”We all know that books are expensive these days. Parents are burdened by so many demands and can barely provide the standard textbooks recommended for their children much more buy other reading materials for them like these books. That is what Enyaharo Isoko has done, to step in and fill the gap. So these books will go a long way to address the book famine in our schools. Allow the children use them wisely; monitor how they use them, so they derive maximum benefits from them. That’s the least Enyaharo Isoko asks you, as teachers who are shaping the lives of these little ones. Thank you for receiving us.”
However, two notable responses from some teachers stood out. One was that teachers posted to the rural areas hardly stayed to do their job, as they put in for transfer and opted for more urban areas, thus leaving the pupils with less than required number of teachers. It was pathetic at Ukpude, as only two teachers were at work teaching six classes. They had combined three classes: primaries 1- 3 and primaries 4 – 6 between them into just two classrooms for instruction. One one board were the Arithmetical works for the combined three classes of primaries 4 – 6.
Another complaint was that there were no resource materials like textbooks to teach the Isoko language even though teachers were eager to teach the subject. In other places, it was teacher apathy to the subject that is denying the pupils the benefit of being taught their mother tongue. Indeed, the scarcity of teachers also dovetails into Isoko language not being taught on account of teacher apathy and dearth of teaching aids for the subject. In fact, some teachers expressed disappointment that the books donated were not specifically Isoko language textbooks that would have aided them in teaching the subject effectively to the pupils. They urged Enyaharo Isoko and other book donors to return quickly with Isoko language textbooks for the pupils.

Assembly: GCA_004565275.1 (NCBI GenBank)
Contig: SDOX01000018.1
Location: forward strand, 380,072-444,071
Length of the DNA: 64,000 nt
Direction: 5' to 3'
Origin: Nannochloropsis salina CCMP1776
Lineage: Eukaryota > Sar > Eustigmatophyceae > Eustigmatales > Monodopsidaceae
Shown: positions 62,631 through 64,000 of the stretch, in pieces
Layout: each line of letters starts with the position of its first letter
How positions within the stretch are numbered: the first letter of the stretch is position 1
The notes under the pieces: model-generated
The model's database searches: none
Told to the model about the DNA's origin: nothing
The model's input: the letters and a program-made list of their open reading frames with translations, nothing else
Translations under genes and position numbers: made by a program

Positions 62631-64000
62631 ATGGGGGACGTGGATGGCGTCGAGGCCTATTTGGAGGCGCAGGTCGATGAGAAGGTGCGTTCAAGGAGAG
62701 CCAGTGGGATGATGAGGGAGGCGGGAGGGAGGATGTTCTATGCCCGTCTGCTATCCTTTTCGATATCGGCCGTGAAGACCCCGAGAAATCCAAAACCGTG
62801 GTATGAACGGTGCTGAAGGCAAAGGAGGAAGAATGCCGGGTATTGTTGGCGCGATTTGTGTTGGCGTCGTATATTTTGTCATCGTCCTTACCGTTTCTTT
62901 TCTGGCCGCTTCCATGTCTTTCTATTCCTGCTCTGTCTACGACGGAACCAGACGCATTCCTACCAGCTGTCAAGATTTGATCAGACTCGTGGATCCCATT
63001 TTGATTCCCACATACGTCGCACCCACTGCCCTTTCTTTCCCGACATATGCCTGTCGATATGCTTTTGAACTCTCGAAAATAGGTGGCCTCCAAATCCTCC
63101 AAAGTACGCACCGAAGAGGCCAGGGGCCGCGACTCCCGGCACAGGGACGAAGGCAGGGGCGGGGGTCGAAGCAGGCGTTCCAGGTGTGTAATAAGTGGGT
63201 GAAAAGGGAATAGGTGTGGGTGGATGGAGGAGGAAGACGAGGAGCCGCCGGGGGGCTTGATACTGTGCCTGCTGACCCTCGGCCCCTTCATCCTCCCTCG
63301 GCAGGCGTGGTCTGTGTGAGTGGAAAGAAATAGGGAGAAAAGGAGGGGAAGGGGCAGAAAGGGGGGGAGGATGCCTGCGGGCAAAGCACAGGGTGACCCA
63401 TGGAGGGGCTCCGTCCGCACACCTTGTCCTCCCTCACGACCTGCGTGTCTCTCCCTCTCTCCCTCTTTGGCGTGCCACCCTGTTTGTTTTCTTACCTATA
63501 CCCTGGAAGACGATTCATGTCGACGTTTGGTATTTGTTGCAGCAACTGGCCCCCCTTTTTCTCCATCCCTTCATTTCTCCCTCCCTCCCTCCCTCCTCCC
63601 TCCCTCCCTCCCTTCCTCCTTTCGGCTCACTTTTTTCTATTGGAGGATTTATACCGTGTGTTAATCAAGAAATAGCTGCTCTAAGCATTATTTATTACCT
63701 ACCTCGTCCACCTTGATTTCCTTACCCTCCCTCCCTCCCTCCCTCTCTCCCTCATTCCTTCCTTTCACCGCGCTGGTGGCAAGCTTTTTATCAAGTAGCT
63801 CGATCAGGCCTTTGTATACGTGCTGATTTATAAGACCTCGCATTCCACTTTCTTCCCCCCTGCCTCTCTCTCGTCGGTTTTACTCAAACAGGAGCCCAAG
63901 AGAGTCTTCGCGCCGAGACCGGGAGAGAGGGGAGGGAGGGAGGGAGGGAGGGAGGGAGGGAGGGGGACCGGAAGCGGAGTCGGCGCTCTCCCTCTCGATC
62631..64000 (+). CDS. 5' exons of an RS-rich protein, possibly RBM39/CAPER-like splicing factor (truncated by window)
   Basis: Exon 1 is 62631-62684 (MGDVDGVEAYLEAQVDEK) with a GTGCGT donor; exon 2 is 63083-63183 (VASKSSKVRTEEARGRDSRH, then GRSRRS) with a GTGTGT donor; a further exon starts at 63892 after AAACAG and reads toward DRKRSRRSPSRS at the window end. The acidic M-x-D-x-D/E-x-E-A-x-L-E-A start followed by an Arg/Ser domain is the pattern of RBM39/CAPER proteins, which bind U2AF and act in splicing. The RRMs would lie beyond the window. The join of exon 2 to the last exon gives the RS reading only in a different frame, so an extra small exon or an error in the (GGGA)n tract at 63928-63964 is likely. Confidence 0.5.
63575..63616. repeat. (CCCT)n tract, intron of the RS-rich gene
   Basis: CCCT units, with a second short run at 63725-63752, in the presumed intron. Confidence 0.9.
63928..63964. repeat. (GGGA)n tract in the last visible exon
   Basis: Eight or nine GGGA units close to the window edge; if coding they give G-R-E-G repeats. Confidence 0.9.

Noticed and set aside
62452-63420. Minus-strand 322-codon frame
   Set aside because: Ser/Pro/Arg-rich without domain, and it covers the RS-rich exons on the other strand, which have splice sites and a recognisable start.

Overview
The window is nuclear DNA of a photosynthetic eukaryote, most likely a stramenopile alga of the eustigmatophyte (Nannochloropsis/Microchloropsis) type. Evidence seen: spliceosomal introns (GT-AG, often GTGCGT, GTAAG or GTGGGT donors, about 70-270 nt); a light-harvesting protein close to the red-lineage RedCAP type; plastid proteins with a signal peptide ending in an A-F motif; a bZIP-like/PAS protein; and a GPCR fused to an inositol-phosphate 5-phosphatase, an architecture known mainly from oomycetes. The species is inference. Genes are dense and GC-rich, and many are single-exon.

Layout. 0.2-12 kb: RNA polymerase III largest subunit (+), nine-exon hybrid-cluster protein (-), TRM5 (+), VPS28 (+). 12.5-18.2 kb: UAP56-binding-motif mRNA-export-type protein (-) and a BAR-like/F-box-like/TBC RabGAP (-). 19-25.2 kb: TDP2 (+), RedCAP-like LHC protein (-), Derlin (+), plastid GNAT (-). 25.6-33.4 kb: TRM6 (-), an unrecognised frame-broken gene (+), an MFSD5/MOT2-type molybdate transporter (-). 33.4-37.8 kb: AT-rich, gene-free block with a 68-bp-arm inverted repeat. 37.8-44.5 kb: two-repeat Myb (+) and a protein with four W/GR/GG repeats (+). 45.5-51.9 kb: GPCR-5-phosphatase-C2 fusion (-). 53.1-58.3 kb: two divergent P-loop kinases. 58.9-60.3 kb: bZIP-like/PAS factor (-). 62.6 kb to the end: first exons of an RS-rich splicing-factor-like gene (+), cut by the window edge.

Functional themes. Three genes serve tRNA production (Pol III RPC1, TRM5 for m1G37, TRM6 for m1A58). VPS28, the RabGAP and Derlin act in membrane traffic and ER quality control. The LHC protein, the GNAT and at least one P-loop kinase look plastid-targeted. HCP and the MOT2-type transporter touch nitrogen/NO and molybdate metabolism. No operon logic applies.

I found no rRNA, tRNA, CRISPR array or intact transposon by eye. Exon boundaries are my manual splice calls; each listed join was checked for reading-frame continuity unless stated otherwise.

Before setting out for the book distribution exercise, Enyaharo Isoko president, Mr. Iwary, had tasked the coordinator of Oleh Book Club to be diligent in the task to ensure as many schools as possible got a share of books, saying, ”We need to feed the imagination of these young ones.” He said Enyaharo Isoko would continue to be at the forefront of making life meaningful for people living in Isoko homeland, and urged sons and daughters of Isoko worldwide to do what they could to bridge the development gap in the homeland. Iwary also noted that while government would always do its bit to bring development to the Isoko ethnic nation, it behooves Isoko sons and daughters to also execute development initiatives back home to lift the people from abject poverty.
Earlier, Oleh Book Club coordinator also delivered copies of the recommended English language textbooks for JSS 1 – 3 and Mr. Ajeluorou’s ‘Igho Goes to Farm’ which the MD/CEO of Zee Media Services Limited, Mrs. Agarry-Oke, bought for her alma mater, Emore Grammar School, Oleh, to the Principal, Mr. Anthony Edheka. Last May when Oleh Book Club held its first reading event in the school, the principal had shown him the school library with its empty shelves. Ajeluorou had promised the club would embark on book donation campaign to help equip schools in Isoko with books. Edheka had expressed gratitude to both Mrs. Oke for donating books to his school and to Oleh Book Club for spearheading the book donation initiative.